September 10, 2009 12:00 am at 12:00 am |
  14. am I alone in this

    This is insane, I dont blame him for calling him a liar after all the bs he has promised does he not care for his own kids with all the money hesrere given away and they have to pay back now hes goin to put a sin tax on cola? May God not Alla, help us all

    September 10, 2009 12:03 am at 12:03 am |
  15. Richard Green

    ZZZzzzzzzz, snort, sniffle, yawn, zzzzzzzzzzzzzzz.

    You do-nothing, corporate-loving, people-hating republicans are useless.

    September 10, 2009 12:06 am at 12:06 am |
  16. Tina Kurtz

    One of the first comments Mr. Boustany made was inaccurate. He stated that a public option would cause people currently insured to lose their coverage. The President made it clear that this would not happen under any Health Bill he signs. Did the man listen to anything the President said?

    September 10, 2009 12:08 am at 12:08 am |
  17. Karen

    This representative of the GOP is a "birther," one of those fanatics who don't believe Obama was born in the US and is a citizen. He also co-sponsored legislation to help pay for "end of life" counseling. How ironic that the GOP would pick him to present their dreary do-nothing position. Will CNN report on his background?

    September 10, 2009 12:16 am at 12:16 am |
  18. klincoln

    I cannot take Rep, Boustany seriously if he stands there claiming that the president's proposals are anything like "gov't run health care." His response made me jump off my couch and start emailing my congressmen to support Obama's plan.

    September 10, 2009 12:25 am at 12:25 am |
  19. Jim

    Please, you haven't been ready for anything. You have proposed NO new legislation, no new rules to keep healthcare costs in check. All you have done is to say NO to everything. Oh, and to allow civilians to carry guns in National Parks. Something that will keep me away from said parks until that ridiculous law is repealed.

    September 10, 2009 12:26 am at 12:26 am |
  20. Kick the bums out

    Folks it does sound pretty when Obama speaks, but just one question-
    Who has managed medicare all these years?
    It is not a question of do we need reform – we do.
    The question is: Can government manage anything effectively?
    I guess to suggest we look at the track record would be futile.
    Apparently track records are not important – look who we keep electing over and over.

    September 10, 2009 12:26 am at 12:26 am |
  21. nancy

    for the first time in years my husband & i sat down and watched the president's speech. he did an outstanding job. i pray he can do all the things he says for the american people.
    on the other side of the coin–how childish it looked for the republicians to sit on one side and not stand. the old phrase–can't we all get along?–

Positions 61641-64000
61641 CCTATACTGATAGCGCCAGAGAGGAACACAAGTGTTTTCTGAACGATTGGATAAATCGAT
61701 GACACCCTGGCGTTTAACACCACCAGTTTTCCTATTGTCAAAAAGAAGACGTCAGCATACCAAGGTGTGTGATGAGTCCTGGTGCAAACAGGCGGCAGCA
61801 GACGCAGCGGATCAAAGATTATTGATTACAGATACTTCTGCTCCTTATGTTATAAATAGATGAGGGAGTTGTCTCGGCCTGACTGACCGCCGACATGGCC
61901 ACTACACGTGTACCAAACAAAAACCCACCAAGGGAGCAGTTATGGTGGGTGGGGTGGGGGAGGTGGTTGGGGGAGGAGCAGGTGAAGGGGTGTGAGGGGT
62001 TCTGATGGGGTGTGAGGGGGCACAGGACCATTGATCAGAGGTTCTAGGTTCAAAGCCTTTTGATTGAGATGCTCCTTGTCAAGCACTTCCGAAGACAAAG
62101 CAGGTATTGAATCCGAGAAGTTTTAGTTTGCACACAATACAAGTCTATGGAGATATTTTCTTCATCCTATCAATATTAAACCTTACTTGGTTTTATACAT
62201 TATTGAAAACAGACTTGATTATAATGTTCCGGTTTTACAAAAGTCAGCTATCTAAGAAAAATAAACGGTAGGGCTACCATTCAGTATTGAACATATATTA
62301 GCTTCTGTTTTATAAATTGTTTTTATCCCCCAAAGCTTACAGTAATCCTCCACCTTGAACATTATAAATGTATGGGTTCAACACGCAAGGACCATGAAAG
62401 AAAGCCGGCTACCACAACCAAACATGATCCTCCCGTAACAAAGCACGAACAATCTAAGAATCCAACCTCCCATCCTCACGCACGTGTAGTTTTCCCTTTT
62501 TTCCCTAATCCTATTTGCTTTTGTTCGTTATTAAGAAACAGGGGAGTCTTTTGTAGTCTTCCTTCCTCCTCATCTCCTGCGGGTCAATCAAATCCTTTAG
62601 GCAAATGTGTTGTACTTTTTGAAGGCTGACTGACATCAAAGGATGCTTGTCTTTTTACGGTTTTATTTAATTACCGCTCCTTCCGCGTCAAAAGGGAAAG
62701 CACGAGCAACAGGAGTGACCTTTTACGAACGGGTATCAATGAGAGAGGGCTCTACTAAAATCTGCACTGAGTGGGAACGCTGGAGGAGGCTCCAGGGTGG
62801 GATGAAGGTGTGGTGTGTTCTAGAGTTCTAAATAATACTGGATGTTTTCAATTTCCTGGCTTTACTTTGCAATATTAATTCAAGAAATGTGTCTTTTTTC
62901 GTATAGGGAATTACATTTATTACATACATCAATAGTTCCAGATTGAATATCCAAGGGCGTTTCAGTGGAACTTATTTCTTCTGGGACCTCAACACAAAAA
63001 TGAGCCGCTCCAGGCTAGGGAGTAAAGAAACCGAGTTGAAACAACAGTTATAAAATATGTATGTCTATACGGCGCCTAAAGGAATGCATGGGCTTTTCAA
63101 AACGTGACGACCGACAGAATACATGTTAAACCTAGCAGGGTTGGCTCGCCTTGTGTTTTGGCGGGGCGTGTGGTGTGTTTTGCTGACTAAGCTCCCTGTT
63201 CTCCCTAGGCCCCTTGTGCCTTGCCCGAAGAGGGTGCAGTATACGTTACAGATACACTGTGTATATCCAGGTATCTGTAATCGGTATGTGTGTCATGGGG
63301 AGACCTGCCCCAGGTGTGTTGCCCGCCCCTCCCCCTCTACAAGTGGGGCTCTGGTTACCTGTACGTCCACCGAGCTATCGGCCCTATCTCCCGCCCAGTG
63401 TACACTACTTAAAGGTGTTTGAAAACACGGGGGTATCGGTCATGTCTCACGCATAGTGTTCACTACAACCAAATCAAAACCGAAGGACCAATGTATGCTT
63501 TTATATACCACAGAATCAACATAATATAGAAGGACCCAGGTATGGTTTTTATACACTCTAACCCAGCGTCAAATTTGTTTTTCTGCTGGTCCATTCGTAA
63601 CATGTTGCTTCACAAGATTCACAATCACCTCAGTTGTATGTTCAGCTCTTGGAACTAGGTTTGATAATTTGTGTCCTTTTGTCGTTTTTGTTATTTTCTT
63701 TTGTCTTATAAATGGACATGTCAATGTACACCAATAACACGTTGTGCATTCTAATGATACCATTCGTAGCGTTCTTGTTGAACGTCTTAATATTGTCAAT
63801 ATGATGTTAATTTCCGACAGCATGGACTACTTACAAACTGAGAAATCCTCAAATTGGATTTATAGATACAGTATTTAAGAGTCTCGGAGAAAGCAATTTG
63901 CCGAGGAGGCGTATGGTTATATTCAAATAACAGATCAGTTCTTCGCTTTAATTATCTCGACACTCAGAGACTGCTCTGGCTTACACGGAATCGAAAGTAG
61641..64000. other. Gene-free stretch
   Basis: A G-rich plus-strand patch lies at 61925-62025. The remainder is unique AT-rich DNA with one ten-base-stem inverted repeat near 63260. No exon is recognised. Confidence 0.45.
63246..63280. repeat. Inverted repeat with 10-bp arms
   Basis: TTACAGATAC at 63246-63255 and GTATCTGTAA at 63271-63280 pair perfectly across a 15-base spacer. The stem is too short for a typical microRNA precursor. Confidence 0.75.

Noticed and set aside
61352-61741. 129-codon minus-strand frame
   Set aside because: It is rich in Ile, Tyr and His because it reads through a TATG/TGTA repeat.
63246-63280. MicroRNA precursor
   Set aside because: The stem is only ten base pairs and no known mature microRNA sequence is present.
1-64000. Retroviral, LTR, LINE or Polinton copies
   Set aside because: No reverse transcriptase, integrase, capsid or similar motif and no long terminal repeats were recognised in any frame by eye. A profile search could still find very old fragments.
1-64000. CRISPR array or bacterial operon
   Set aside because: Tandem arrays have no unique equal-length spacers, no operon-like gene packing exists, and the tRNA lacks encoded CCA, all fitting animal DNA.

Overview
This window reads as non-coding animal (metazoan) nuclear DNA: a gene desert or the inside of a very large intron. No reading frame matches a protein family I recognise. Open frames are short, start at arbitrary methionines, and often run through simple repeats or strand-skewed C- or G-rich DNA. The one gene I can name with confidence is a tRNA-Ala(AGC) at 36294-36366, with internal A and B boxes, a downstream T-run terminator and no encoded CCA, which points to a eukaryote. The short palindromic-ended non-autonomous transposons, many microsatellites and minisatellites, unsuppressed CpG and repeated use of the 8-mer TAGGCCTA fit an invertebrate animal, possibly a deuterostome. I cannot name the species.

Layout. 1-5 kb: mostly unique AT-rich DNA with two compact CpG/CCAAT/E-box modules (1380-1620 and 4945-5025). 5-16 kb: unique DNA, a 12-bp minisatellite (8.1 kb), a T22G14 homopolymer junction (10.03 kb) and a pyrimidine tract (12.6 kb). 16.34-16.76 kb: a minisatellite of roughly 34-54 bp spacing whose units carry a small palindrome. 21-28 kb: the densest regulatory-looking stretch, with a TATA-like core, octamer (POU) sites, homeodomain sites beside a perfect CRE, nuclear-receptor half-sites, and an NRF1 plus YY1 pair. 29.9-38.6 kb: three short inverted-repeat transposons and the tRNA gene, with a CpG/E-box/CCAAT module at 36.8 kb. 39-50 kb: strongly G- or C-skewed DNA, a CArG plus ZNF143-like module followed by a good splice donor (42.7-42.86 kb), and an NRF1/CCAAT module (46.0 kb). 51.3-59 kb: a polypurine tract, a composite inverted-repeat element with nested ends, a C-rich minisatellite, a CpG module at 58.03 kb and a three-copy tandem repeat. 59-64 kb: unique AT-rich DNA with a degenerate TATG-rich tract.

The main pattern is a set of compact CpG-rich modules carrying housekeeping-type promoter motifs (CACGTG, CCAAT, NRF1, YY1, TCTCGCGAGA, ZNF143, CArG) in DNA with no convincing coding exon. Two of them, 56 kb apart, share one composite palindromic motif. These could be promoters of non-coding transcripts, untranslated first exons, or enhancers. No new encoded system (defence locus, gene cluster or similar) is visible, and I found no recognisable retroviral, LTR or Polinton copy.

they should act like grown men & women. what impression does this give to the world. and the remark "you lie".
    i feel sorry. for all of us.
    i did not vote for president obama, but somehow he gives me hope. no one believes he will be able to do what he says. lets all get along and do this for us. america

    September 10, 2009 12:29 am at 12:29 am |
  22. David S. Robins

    What's funny about this Republican "response" is that no one has every heard of Charles Boustany or even knew he was in Congress. Notice all the Republican bigwigs, Boehner, Cantor, McCain, and all the other scumbags weren't brave enough to go out there and criticize the President, particularly after he called them all out on all the lies they have been peddling these past few months. Know also that Boustany is an Arab, from Syria or Lebanon. Some of his relatives helped kill American soldiers and diplomats in Lebanon not so many years ago. Great spokesman for the Republicans who are still working hard to betray America again.

    September 10, 2009 12:51 am at 12:51 am |
  23. Raymond Burgoon-Clark

    Republicans LIE like used flying-carpet salesmen.

    September 10, 2009 12:52 am at 12:52 am |
  24. T'SAH from Virginia

    REPUBLI-CAN'Ts call for BiPartisan and do nothing!!! The Party of NO sense NO suggestions and NO solutions!! JUST NO!!! No Partisan but also NO bipartisan.... Jeez!!! DO SOMETHING!!!

    September 10, 2009 12:57 am at 12:57 am |
  25. Mary in Oklahoma

    Strange, but Mr. Boustany agrees with everything in the proposed legislation except for the public option. So he's frustrated with the lack of discussions between the White House and the House Republicans? Well, has he ever stopped to check on how many House Republicans refuse to even consider reading the proposed health reform legislation, much less talk with the president about it???

    September 10, 2009 12:59 am at 12:59 am |